The Newest Member of the Horton’s Family
HOPE Lives at Horton’s
At Horton’s, education is one of our top priorities. Hope is first and foremost an educational figure. She was created to become a mentor, teacher, and resource of knowledge for those who seek it.
Hope will also serve as a compassionate and empathic friend to children. They can always count on Hope to be there to answer their questions and calm their fears.
What Does ‘Hope’ Stand For?
Besides being a representation of her namesake: A feeling of expectation and desire for a particular thing to happen; Grounds for believing that something good may happen; a feeling of trust;
Hope also has a more literal translation:
O: Orthotic &
Fun Facts About Hope
Favorite Color: Sky Blue
Favorite Activity: Reading, Track & Field
Favorite Saying: “Your only limit is you.”
Frequently Asked Questions
The majority of people with amputations are able to return to the activities they were doing before the amputation. During your first consultation, your prosthetist will ask about your personal goals so they can make a prosthesis to help you achieve them.
The answer to this question depends upon your insurance plan, the device you need, and your diagnosis. We accept most insurances as an approved provider for Medicare, Medicaid, and most HMO’s. Depending upon your insurance, you may have a deductible, copay, or a percentage of the total cost that you will be responsible for paying. Note that insurance coverage is NOT a guarantee of full payment.
You do not need a doctor’s referral for treatment at any Horton’s location, but you do need a doctor’s prescription to obtain a device. Most physicians need to have seen you in the past 6 months before they will write a prescription. We are able to work with you and your physician to request a prescription if you have seen them recently.
Following your operation, you will have to adjust to life as a new amputee. This is a process that can be as much of a challenge as adjusting to life as a new amputee. With proper self-care and support from others, however, your recovery does not need to be such a struggle. At Horton’s, we believe that losing a limb does not entail losing your pastimes. You can be active and independent. Our number one priority is for you to have an increased quality of life, starting with a fitting prosthetic.
Although our consultations are free, if you need a prosthetic or orthotic device, come to your first appointment with a prescription from your physician in hand. You should also always bring your insurance card and a photo ID. If you are a new patient and have pre-scheduled an appointment, you can experience a smoother check-in process in you fill out our patient forms prior to arrival.
Once you are placed in a consultation room, the first phase of your visit will consist of a thorough examination and evaluation by an orthotist or prosthetist. They will be looking at your records from your referring physician, physically examining you, and performing any tests deemed necessary to evaluate your needs.
Your clinician will then recommend a specific device and begin measuring you for that device so that it can be custom fabricated for you. Afterwards, you will discuss how the fitting process works, establish your treatment and/or rehabilitation plan, and answer any questions you may have about your care.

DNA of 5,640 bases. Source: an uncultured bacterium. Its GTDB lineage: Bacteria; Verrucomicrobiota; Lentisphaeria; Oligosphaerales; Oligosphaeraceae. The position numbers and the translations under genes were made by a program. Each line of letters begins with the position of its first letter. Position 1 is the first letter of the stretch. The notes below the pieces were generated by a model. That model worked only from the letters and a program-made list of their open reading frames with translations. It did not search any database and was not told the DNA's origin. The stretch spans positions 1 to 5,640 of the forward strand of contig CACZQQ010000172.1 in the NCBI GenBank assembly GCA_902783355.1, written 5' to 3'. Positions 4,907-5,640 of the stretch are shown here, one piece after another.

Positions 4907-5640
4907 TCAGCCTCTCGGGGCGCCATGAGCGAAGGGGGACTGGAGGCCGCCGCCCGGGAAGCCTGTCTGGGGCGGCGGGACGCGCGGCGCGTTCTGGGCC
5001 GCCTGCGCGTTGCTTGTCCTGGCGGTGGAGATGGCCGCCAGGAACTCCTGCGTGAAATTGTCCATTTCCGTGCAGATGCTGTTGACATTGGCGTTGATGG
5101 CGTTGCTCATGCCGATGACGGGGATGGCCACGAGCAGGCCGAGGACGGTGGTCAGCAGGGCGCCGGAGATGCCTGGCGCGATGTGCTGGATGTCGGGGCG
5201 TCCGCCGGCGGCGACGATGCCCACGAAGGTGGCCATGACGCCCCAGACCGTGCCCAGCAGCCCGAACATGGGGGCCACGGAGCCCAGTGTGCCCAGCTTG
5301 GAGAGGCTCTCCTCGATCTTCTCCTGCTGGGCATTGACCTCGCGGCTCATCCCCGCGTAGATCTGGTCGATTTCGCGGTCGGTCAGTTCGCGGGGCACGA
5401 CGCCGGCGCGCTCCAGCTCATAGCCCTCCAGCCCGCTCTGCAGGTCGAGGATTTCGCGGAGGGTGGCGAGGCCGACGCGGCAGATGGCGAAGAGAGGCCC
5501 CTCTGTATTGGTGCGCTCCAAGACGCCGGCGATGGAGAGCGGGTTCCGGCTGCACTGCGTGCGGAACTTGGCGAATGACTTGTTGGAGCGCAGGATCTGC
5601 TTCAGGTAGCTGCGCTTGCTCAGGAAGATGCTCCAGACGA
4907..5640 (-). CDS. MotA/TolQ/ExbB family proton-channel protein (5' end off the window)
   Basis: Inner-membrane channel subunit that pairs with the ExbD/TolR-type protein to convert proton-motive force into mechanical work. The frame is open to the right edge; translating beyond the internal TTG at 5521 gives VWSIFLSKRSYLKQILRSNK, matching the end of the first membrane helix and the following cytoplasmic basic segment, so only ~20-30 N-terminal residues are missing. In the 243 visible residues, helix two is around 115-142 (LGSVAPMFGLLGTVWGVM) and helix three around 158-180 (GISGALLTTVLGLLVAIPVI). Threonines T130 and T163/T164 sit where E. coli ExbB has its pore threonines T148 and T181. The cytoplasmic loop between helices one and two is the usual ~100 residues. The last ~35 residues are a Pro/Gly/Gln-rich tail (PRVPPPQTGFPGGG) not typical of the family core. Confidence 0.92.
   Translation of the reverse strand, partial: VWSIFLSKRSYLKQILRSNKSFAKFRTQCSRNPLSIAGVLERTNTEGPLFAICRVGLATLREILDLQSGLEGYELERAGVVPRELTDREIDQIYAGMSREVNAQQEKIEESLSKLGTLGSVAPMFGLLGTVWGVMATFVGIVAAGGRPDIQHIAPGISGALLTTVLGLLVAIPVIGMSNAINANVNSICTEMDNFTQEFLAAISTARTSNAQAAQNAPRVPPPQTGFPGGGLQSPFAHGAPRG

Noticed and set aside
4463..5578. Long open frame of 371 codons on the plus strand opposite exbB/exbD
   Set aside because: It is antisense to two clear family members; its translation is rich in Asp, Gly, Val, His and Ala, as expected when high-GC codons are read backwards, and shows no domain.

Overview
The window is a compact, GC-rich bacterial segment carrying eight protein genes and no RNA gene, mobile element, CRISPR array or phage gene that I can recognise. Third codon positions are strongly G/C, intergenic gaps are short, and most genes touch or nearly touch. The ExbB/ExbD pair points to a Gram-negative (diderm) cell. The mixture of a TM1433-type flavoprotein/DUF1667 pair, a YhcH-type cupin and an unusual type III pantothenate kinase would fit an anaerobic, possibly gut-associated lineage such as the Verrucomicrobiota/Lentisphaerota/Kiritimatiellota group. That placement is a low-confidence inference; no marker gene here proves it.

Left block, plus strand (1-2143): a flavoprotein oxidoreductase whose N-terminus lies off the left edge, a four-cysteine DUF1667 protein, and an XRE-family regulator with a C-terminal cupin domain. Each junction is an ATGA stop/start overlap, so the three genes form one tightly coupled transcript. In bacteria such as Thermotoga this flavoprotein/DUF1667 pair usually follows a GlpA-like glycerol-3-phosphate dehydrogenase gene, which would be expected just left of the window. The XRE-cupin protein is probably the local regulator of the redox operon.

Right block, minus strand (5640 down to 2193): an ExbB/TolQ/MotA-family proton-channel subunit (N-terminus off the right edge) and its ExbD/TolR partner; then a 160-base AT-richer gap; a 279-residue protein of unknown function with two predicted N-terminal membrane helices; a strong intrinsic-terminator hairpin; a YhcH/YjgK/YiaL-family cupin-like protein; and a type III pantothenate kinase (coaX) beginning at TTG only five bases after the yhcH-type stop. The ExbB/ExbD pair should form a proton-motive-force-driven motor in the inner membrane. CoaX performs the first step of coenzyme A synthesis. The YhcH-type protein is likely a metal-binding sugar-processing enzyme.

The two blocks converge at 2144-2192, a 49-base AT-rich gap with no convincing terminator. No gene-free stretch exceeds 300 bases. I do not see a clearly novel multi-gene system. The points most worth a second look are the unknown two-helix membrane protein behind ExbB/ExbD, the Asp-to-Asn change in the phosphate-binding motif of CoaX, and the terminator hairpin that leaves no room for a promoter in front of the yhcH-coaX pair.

- Most prostheses, uncovered, should not be worn in the shower or while swimming. The water will rust the metal components and screws. You can purchase a shower cover for your prosthesis – ask us where you can buy one (link to contact us).
- If swimming is an important activity for you, special prosthetic swimming legs are available, so speak to your prosthetist.
- A custom-fitted prosthesis can last for several years. The length of time depends on the amount of time you wear the prosthesis during the day and what kind of activities you use it for. It is a good idea to have your device checked by your prosthetist every 6-12 months to make sure it is in good working order. Liners will usually start to wear out in about 6-12 months and need to be replaced, depending on how much you use them.
- For pedorthic devices, factors such as your weight, activity level, and the style of foot orthotic you have will affect the device’s lifespan. Generally, the more rigid the device, the longer it will last. So a rigid plastic device may last 2-3 years while the top-cover material may not. A soft device, such as a diabetic shoe, may last less than one year.
- Custom devices take approximately 2-3 weeks to custom-fit and fabricate following approval from your insurance company. Special orders make take longer, depending on the device’s specifications.
- Off the shelf, prefabricated devices may be purchased the same day if we have them in stock.
For above-knee and below-knee amputees, your doctor will usually prescribe a preparatory prosthesis, which is used to reduce swelling and help you walk as soon as possible. This device can be worn for 3-6 months following your surgery. During this period of time, you will learn how to adjust and wear your prosthesis and how to walk with it. Once your physician finds that you are ready for a definitive (or long-term) prosthesis, they will write you a new prescription.
A properly-fit prosthesis should not cause you pain, but rather relieve it. Some studies have shown that for amputees, prosthetics can actually help to alleviate phantom limb pain.
If you are ever in need of new liners, socks, shoes, or other supplies, please call the office at 501-683-8889 or contact your prosthetist to order more supplies.